NPS_web (1)

12:20-1 p.m. 

Student career program, Executive Meeting Room, Campus Center, Rutgers University-Camden.
Speaker: Dominic Cardea, NER Training and Development Program Manager   Register online.

1:30-5 p.m. – Forum  

1:30-1:40   Welcome
Rutgers-Camden Chancellor Wendell Pritchett and NPS representative

Imperiled Promise: The State of History in the National Parks

1:40-2:00   Introduction to Issues and Progress.
Lu Ann Jones, Staff Historian, National Park Service Parks History Program.

Scholarship and Partnerships at Valley Forge and Beyond

Barbara Pollarine, Chief, Interpretation, Education, and Partnerships, Northeast Region, National Park Service; former Assistant Superintendent, Valley Forge National Historical Park.

Wayne Bodle, Indiana University of Pennsylvania, author of The Valley Forge Winter: Civilians and Soldiers at War (Penn State Press, 2004).

2:40-2:50   Break

2:50-3:10   Discussion moderator introductions
Who we are, what we do, how we connect, keyed to major recommendations of Imperiled Promise.  Take seats in the audience to serve as discussion moderators.

 Renee Albertoli

 Christine Arato

 Marty Blatt

  Wayne Bodle

– Deirdre Gibson

Michael Liang

 Charlene Mires

 Joan Zenzen

3:10-3:20   Attendees introductions

Who we are, what we do, how we connect (or could connect) with history in the national parks.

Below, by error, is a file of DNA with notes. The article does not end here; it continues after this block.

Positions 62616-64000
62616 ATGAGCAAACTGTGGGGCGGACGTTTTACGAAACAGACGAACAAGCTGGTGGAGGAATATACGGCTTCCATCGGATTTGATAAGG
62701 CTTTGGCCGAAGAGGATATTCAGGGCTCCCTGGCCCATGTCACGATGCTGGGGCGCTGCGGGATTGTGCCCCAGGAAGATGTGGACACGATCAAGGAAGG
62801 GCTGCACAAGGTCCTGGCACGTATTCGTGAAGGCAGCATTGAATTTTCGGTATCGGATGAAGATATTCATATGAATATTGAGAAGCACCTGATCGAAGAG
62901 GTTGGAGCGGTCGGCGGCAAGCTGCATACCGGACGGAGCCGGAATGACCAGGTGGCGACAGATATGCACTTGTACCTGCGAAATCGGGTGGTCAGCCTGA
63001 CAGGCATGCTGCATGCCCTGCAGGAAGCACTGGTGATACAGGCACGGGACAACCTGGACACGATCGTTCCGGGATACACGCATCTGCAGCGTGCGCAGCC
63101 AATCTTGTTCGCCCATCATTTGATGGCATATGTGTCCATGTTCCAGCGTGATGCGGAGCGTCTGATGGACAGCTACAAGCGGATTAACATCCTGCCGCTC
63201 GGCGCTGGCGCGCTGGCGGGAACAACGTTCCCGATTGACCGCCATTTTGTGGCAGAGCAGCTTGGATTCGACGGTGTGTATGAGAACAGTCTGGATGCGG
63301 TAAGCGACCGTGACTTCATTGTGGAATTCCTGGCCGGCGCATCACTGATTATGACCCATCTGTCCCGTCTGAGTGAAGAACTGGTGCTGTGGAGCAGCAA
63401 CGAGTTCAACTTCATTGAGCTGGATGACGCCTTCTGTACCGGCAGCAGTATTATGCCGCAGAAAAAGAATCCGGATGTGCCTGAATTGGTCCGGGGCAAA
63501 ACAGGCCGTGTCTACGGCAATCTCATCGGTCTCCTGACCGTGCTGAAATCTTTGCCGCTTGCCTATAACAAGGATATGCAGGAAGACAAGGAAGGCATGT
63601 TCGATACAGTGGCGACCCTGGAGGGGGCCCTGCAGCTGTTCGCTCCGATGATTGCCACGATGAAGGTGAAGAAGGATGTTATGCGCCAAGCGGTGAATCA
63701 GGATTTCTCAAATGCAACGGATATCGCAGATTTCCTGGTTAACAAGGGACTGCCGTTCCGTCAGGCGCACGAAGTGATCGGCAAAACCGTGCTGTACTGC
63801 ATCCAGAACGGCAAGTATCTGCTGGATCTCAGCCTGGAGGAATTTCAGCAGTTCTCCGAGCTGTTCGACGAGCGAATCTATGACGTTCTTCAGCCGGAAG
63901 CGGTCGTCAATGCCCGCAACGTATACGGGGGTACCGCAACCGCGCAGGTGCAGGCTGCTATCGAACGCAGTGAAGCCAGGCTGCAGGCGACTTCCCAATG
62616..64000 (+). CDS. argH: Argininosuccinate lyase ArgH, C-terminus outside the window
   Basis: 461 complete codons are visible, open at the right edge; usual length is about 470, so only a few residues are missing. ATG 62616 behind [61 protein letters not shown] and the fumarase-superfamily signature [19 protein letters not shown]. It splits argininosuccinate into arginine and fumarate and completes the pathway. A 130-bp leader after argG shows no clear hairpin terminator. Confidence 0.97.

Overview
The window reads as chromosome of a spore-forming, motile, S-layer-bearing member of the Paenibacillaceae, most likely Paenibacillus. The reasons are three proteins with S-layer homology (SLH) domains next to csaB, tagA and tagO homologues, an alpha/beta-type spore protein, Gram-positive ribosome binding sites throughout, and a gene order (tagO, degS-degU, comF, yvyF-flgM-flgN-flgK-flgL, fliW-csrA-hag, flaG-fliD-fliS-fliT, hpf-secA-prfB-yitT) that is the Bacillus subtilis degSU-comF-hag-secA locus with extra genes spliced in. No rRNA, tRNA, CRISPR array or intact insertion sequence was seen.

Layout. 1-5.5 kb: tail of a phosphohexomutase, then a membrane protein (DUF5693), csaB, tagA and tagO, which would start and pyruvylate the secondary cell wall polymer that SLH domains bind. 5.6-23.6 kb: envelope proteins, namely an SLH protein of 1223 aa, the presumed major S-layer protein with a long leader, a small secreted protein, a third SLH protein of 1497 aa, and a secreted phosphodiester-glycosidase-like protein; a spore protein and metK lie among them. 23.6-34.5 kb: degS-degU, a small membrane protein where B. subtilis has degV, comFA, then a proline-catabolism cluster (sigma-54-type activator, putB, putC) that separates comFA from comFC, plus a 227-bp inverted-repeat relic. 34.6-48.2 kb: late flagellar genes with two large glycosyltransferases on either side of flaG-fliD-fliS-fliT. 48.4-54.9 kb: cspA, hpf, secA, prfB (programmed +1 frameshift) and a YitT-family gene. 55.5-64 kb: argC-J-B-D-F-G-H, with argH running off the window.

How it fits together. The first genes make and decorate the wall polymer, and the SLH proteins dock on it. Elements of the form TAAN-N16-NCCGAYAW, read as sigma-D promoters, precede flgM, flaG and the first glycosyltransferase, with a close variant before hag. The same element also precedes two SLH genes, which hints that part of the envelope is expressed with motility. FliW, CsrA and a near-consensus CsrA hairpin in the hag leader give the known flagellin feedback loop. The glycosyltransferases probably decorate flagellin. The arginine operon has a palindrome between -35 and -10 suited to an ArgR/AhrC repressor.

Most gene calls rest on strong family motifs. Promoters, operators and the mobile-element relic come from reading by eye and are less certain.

3:20-3:45  – Discussion
We are collecting the discussion in real time through Twitter reporters at each table. #HistoryNPS

Panel and Audience Roundtable Discussions: Priorities for the Future
Roundtables including program speakers, National Park Service professionals, area scholars, and program attendees  will share experiences and propose steps for the future practice of history in the national parks by focusing on recommendations in the Imperiled Promise report:

– Adopting new thinking about how history is understood as dynamic, constructivist, and attentive to memory and memorialization.

– Changing how history is practiced through interdisciplinary collaboration, partnerships, and connections beyond park boundaries.

 Listening to and engaging visitors in new ways.

 Encouraging flexibility and innovation, including the use of new media.

History as a Pillar of Civic Life

3:45-4:15 or 4:30 – Closing Speaker
Seth Bruggeman, Temple University, author of Here, George Washington Was Born: Memory, Material Culture, and the Public History of a National Monument (University of Georgia Press, 2008) and editor of Born in the U.S.A.: Birth, Commemoration, and American Public Memory (University of Massachusetts Press, 2012).

Reception to follow.

Register now.